Damien Hirst’s art often relies on a gimmick or two; his spin painting for example – a fad introduced by the children’s TV series ‘Blue Peter’, re-presented as ‘high art’. Nonchalant, spurious commercialism – call it what you will, if he was less superficial, we might see this aspect of his oeuvre better developed.
Painting at the Royal Academy Schools
Post-graduate students at the Royal Academy Schools indulge in a deeper engagement with themselves and their Art. At the Schools I abandoned ‘authentic realism’ to explore the vagaries and nuances of painting in all its physicality. Due to an emphasis on European Academic tradition (drawing and painting the nude), I stockpiled skills and experience concerned with making ‘real’ and ‘authentic’ images, using traditional media.
Following in the footsteps of an Irish/Japanese student called Sean O’ Brien
(I literally took over his studio space when he graduated), I enjoyed flinging buckets of paint about and created heavily layered collages. This seemed mindless but since, I have utilised themes of Gothic rebellion combined with Classicism to create Art. The best things happen when there is a balance between Dionysian and Apollonian elements in the process.
I am grateful to Damien Hirst for popularising spin painting. In recent years I made and used three different contraptions for my work. A colleague from
St. Martin’s suggested putting figures into spin paintings. This is an example of one of my latest and largest works.
Klimt’s erotic drawings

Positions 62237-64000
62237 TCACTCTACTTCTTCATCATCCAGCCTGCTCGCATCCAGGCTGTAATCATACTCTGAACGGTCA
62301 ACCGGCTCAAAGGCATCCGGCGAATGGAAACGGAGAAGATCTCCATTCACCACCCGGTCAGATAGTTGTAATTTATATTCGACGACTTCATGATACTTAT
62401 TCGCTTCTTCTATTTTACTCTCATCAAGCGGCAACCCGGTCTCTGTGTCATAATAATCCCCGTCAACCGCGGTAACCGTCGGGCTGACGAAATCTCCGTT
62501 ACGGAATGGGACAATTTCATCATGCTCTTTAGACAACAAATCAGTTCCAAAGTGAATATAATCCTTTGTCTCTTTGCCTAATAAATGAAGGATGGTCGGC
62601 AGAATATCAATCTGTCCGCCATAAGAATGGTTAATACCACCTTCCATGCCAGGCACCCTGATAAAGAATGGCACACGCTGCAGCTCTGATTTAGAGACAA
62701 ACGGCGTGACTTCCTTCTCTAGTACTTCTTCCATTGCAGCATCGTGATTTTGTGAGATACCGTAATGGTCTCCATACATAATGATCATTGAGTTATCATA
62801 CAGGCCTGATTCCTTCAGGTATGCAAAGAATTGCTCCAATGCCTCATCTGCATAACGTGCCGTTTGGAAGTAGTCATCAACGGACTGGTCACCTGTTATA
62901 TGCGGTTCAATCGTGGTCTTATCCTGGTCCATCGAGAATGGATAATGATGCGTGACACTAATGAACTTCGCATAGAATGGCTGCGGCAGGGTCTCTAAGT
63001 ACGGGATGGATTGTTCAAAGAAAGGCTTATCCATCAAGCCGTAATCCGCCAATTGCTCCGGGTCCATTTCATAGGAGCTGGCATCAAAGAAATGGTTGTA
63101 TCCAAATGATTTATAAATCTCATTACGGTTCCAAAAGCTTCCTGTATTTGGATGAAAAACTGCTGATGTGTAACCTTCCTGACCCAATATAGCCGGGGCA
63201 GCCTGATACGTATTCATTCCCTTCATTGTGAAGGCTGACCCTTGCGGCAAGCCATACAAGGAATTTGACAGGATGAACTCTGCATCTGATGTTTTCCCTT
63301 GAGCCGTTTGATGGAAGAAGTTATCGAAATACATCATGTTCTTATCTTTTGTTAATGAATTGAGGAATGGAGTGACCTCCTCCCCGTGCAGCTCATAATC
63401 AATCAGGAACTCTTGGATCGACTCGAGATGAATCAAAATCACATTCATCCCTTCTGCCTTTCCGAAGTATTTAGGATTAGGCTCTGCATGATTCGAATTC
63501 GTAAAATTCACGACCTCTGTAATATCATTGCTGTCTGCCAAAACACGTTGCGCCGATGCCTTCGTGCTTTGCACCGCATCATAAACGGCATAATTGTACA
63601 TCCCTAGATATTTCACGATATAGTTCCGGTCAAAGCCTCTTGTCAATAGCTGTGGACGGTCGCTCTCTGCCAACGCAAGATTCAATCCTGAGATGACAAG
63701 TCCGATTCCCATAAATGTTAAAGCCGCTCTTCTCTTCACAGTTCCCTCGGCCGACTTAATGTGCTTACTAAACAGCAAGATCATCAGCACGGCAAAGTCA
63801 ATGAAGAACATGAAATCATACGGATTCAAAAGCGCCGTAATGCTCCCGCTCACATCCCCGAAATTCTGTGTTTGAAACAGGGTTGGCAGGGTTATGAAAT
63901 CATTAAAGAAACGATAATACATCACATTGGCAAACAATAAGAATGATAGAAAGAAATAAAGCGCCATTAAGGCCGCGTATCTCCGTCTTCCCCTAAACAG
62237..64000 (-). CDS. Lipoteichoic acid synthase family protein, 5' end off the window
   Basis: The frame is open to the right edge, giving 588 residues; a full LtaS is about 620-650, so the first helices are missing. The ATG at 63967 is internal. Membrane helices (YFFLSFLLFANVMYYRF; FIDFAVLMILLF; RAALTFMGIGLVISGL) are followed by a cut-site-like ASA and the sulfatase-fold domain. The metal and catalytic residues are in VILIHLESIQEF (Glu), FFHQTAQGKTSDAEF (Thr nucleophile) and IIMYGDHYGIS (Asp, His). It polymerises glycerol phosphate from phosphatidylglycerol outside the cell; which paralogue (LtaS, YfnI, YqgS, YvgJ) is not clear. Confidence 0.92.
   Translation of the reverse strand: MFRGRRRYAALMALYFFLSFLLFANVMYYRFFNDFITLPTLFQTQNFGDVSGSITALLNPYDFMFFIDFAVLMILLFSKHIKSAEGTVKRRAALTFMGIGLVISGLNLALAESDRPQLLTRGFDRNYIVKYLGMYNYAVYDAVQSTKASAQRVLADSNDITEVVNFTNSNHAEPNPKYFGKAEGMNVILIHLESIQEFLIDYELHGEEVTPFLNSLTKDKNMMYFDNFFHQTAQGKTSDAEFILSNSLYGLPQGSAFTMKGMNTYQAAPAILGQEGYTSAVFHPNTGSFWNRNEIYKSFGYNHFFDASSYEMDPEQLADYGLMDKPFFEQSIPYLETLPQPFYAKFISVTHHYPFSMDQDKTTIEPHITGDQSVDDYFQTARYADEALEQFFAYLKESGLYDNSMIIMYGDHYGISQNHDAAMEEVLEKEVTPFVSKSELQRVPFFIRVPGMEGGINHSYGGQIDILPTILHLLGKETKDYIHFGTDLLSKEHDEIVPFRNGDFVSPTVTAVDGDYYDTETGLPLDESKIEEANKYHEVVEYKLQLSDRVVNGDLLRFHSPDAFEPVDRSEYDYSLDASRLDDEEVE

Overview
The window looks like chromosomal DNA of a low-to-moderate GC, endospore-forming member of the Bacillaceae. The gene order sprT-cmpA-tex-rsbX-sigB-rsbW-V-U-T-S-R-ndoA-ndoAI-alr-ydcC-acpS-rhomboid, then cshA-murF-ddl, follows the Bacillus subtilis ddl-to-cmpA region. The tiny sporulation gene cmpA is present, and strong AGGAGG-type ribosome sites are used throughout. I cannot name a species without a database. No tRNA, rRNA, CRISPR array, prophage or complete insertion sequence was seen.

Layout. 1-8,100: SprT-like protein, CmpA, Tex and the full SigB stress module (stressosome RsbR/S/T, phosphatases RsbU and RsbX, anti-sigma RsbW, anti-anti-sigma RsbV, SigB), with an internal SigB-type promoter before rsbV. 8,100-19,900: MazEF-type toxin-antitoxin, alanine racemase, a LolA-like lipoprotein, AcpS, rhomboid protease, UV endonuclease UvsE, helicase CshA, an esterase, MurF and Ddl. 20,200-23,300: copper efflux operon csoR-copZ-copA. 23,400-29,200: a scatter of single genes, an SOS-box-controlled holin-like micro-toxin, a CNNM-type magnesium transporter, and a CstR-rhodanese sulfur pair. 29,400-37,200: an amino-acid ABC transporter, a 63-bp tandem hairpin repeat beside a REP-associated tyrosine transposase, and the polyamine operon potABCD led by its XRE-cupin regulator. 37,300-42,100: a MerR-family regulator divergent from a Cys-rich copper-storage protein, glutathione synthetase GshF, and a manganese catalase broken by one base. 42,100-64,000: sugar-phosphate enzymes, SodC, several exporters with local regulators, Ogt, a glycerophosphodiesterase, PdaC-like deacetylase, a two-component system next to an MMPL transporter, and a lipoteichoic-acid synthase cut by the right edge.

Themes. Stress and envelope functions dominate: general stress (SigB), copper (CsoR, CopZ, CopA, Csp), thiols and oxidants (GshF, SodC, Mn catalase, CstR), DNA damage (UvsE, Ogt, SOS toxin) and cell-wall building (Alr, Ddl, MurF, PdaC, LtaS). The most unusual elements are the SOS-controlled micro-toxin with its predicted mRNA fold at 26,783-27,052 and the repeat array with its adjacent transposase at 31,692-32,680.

I copied an image from Gustav Klimt’s erotic drawings using charcoal, on a large scale (about four foot square). The drawing is guessed to be of Adele Bloch-Bauer, Jewish wife of a wealthy industrialist, who Klimt was having an affair with. The light-hearted frolic is a pose no ordinary model could endure. Klimt’s enthusiasm for his lover’s contumely and striking looks, made him twist Adele’s figure to incorporate all of his subject matter.
I recently showed this painting at studio1.1 in Shoreditch, London, England. It was well received – described as colourful and striking by people who attended the exhibition including the BBC radio 2 DJ, Nick Grimshaw.
Method for creating the painting
I perforated line-work with a pattern cutter’s spur, then pounced charcoal powder through the holes onto raw canvas (an ancient technique). I fixed the dotty drawing, bolstering its line with Burnt Sienna. Next I used Roberson’s acrylic canvas sealer to protect the ground from an isolating varnish of petroleum jelly (vaseline) – applied to the surface, once dry. At this stage the image could easily have been a piece of nose art for an American bomber during World War II.
Spin paintings are fun, but costly – requiring organisation of materials, resources, time – and focused input . The stretcher is fixed to the tray of Contraption Mk II with screws. Spun at varying speeds, I saw several changes of colour occur during the process.
Watching a painting as it spins; letting the image settle in your mind afterwards is beguiling. There is a lot of change taking place and the usually slow, meditative activity of conventional painting is altered and challenged.
During the drying process cracking and blistering occurred over the isolating varnish. I lifted paint gradually, to reveal the drawing beneath. Then I didn’t know what to do. I drew into the Adele’s face some more. People visited my studio and responded; I was persuaded to keep it as is. The ghost of Adele Bloch-Bauer is suspended in a violent, energetic blast of colour. Gustav Klimt, Alan Dedman and Damien Hirst meet her and each other, on this unique canvas.
Artwork for sale here
This artwork is for sale: £2,500.00 gbp, $3,380 usd, 2,814 euros.
Square format: forty eight inches, acrylic on canvas with wooden stretcher, Terms and conditions of sale can be viewed here.
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